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A pair of bills intended to update basic elements of the state's guidelines for handling environmental infractions inspired a lengthy debate Wednesday about how environmental offenders ought to be punished.

A bill that would give the state Department of Environmental Quality more time to prosecute environmental offenses won a last-minute favorable recommendation from a senate committee despite concerns that extending the statute of limitations would allow the DEQ to dig up old problems. But a proposal to increase the maximum penalties for violations of the environmental code stalled after the committee questioned whether it was a money-grab by environmental regulators.

Sen. Luz Escamilla, D-Salt Lake, sponsor of both bills, described them as simple adjustments to the environmental code. The state's maximum fees have not been updated since 1981, she said, and SB66 would have adjusted the fee schedule for inflation. The other bill, which would have extended the statute of limitations on environmental violations from one year to five, would give the DEQ more opportunity to pursue action against environmental offenders, she said.

Bryce Bird, the director of the state Division of Air Quality, testified that his division has only enough inspectors to visit regulated industrial sites about once every three years. Under the current statute of limitations, he said, the division is unable to pursue action when inspections turn up environmental infractions that occurred more than a year before the inspection date.

"This can lead to times when we can't actually enforce provisions of the code," he said.

Environmental advocates spoke in favor of the measure, saying it would impact only bad actors and would make dodging environmental rules and permit requirements more difficult. But industry representatives questioned whether changing the statute of limitations would address the real problem.

"Are we seeing a continual pattern of violating companies that the DEQ is not able to get back and check?" said Todd Bingham, president of the Utah Manufacturers Association. "It sounds like this is an issue of funding for the DEQ, if that's what we're addressing — that the DEQ can't get out and inspect."

State lawmakers worried the bill would allow the DEQ to go back through company records and seek out problems for prosecution.

"The testimony we've had talked about your labor and looking for a problem," said Sen. Scott Jenkins, R-Plain City. "It appears to me that all the simplicity of this does is allow you to go back to five years if you find an infraction. It doesn't change your labor or the amount of times you visit."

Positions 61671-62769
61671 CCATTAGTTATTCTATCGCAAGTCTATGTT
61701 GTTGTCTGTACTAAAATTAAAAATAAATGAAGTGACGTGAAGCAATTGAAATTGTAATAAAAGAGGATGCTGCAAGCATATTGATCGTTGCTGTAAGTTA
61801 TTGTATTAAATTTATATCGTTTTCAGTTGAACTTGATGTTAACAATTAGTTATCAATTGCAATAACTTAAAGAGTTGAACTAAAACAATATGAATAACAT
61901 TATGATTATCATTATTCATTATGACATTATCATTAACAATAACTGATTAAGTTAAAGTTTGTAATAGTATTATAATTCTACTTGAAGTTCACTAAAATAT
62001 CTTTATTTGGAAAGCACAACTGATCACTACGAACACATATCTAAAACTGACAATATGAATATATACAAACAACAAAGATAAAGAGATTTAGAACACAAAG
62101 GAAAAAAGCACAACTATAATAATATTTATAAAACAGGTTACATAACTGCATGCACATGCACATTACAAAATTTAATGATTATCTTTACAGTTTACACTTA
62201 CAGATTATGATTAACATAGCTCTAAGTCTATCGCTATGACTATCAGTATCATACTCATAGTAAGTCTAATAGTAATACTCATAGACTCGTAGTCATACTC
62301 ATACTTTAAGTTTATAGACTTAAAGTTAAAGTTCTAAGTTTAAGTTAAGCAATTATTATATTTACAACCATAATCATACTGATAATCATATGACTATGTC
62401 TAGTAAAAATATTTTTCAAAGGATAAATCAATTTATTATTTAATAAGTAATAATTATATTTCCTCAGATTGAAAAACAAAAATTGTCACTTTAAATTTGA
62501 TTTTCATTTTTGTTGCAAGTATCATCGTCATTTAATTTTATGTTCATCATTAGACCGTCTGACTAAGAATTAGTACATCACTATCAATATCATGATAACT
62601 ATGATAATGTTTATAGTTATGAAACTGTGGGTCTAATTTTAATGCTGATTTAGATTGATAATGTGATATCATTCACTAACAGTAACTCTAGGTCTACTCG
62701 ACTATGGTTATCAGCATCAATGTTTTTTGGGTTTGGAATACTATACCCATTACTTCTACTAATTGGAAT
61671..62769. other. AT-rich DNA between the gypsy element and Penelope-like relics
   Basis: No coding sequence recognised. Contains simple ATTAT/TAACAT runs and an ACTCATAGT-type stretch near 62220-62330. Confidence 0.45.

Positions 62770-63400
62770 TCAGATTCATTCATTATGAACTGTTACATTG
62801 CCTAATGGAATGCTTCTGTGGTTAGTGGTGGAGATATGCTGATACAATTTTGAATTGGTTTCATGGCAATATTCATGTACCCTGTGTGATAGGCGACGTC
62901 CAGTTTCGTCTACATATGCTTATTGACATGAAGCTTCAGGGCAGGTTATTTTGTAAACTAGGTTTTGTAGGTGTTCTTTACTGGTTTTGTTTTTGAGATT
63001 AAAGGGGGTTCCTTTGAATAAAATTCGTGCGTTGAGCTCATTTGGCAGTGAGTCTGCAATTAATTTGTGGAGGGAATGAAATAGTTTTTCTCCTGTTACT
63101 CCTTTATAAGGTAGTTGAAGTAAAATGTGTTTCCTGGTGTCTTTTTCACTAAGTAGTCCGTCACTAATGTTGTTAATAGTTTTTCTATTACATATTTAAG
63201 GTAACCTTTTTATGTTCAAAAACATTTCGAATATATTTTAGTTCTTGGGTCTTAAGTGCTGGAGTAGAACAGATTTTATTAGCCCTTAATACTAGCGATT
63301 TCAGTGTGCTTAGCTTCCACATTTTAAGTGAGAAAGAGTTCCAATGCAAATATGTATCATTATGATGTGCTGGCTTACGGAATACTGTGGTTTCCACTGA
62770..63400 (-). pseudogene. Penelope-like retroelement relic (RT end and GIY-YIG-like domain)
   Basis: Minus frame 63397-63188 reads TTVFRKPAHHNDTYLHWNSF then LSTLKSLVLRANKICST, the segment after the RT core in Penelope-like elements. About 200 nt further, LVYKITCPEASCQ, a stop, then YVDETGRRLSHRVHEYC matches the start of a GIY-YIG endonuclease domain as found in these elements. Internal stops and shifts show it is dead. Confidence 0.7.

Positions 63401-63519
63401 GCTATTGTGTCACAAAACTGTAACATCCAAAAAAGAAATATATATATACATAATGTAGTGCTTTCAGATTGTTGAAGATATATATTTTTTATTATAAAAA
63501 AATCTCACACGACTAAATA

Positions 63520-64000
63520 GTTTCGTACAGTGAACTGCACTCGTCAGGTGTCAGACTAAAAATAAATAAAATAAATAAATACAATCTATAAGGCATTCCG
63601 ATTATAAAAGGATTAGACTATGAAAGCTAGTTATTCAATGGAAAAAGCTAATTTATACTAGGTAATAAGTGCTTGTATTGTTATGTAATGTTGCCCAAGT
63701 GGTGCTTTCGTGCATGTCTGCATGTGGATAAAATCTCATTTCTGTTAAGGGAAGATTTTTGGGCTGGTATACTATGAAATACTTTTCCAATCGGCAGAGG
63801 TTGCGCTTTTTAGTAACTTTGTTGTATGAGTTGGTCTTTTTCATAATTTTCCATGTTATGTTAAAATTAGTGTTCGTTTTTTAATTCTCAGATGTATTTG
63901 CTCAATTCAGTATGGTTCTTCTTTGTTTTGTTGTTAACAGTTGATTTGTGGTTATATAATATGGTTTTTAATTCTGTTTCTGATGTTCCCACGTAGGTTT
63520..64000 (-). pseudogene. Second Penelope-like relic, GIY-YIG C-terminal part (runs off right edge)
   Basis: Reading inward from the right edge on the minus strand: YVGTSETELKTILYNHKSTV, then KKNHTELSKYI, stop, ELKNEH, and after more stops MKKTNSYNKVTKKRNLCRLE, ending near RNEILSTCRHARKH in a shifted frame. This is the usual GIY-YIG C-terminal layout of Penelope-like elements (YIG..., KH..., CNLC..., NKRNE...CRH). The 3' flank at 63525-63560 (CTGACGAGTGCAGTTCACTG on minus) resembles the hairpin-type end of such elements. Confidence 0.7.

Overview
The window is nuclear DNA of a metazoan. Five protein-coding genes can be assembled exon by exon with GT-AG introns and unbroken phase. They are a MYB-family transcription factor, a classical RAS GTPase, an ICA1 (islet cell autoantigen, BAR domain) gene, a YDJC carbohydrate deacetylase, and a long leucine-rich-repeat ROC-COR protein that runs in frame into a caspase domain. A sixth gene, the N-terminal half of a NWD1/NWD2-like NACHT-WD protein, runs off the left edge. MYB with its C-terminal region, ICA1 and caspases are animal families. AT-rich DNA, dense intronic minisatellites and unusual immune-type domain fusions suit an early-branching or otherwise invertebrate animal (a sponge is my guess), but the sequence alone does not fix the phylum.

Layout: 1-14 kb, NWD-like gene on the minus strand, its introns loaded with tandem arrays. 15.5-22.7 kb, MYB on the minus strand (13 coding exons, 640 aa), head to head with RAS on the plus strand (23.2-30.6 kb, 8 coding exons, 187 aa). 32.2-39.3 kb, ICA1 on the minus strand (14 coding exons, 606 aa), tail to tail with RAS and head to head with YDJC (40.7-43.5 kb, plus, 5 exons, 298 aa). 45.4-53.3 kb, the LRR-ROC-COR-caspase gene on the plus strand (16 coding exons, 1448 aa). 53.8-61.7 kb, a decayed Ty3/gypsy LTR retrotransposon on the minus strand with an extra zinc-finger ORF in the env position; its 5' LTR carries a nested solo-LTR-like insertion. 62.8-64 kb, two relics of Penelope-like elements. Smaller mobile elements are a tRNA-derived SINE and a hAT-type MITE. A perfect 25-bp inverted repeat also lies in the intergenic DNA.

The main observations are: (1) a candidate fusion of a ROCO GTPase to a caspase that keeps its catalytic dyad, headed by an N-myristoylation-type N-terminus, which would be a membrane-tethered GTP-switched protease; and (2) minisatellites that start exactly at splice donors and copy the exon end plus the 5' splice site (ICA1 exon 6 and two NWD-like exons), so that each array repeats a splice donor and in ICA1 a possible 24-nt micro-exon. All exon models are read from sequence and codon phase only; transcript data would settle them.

After an attempt to cut the bill's statute extension from five years down to three, a motion to pass the bill failed 3-4 and Sen. Margaret Dayton, R-Orem, made a quick-fire motion to end the discussion and proceed with the agenda. But just before the last item on the committee's agenda, Sen. Jani Iwamoto, D-Salt Lake City, resurrected the bill with a similarly speedy motion for an amendment parsing the statute extension from three years to two — drawing protests from other members of the committee, who questioned whether such a motion was in order. Despite the clamor, the amendment passed, as did a subsequent motion for a positive recommendation, which passed with a single no vote from Dayton.

Escamilla's second bill had less success with the committee, whose members questioned whether the sizable penalty increases were warranted. Among the largest increases suggested by the bill were the penalties for criminal environmental infractions — instances when an entity harms the environment knowingly or willfully. The bill upped the bas rate from $25,000 per day to $65,000 per day. Subsequent violations could cost as much as $130,500 per day.

Ingrid Griffee, a representative of Utah Moms for Clean Air, argued that large fines are a necessary deterrent that would disincentive pollution without impacting businesses that abide by the law. But Dave Jorgensen, who described himself as a private businessman, pointed out that at the suggested rate, it would take just a few weeks of noncompliance to rack up a million-dollar fine. He characterized the bill as an attempt by the DEQ to "grab up money" in order to fund itself.

The committee ultimately voted to take no action on the bill on a motion made by Sen. Evan Vickers, R-Cedar City, after he said the suggested penalties should be more carefully considered.

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